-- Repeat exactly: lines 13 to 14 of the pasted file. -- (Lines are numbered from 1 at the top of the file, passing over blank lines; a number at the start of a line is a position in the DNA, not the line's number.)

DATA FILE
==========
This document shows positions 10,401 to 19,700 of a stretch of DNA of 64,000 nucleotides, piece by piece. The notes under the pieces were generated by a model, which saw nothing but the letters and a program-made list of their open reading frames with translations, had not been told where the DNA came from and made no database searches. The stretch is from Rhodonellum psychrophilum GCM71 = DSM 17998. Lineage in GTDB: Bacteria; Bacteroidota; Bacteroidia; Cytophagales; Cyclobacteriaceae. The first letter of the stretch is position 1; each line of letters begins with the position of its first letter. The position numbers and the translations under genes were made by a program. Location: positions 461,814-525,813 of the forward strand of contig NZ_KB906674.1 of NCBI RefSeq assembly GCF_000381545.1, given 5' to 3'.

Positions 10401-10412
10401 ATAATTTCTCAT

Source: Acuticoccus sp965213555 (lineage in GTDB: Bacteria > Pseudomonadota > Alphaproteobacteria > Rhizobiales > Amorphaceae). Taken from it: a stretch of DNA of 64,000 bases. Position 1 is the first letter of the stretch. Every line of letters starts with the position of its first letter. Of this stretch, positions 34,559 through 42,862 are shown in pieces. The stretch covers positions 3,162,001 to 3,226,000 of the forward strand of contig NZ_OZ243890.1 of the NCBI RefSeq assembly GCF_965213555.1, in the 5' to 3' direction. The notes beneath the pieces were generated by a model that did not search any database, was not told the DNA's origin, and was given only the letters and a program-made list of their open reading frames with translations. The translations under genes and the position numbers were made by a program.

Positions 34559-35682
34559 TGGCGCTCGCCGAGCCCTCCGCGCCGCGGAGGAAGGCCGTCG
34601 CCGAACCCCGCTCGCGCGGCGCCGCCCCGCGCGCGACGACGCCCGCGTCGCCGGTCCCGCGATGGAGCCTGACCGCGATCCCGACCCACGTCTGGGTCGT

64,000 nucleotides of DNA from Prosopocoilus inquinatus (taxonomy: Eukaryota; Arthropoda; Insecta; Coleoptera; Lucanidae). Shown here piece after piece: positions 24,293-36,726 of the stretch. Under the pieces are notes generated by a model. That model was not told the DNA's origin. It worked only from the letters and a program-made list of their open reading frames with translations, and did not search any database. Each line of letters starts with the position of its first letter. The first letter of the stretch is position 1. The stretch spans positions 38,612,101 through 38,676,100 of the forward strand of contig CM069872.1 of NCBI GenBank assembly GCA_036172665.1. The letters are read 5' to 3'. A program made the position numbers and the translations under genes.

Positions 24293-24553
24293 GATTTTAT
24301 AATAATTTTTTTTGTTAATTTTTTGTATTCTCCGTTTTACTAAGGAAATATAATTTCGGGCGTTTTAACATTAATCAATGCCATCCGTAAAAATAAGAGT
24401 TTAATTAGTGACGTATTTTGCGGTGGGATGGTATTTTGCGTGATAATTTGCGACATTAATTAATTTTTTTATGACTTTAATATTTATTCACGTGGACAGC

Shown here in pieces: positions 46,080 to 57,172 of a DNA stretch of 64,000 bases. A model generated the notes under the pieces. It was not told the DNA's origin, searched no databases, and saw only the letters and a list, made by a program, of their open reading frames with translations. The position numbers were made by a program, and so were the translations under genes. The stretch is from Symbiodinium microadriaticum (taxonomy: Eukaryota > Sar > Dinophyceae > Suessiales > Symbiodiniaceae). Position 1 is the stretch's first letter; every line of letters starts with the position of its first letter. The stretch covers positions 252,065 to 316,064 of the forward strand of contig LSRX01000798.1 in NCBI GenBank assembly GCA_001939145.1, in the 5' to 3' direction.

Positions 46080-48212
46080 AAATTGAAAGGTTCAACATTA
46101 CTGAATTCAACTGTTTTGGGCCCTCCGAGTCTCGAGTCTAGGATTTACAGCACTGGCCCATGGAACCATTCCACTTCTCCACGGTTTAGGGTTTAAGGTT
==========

Shown here in pieces: positions 46,080 to 57,172 of a DNA stretch of 64,000 bases. A model generated the notes under the pieces. It was not told the DNA's origin, searched no databases, and saw only the letters and a list, made by a program, of their open reading frames with translations. The position numbers were made by a program, and so were the translations under genes. The stretch is from Symbiodinium microadriaticum (taxonomy: Eukaryota > Sar > Dinophyceae > Suessiales > Symbiodiniaceae). Position 1 is the stretch's first letter; every line of letters starts with the position of its first letter. The stretch covers positions 252,065 to 316,064 of the forward strand of contig LSRX01000798.1 in NCBI GenBank assembly GCA_001939145.1, in the 5' to 3' direction.

Positions 46080-48212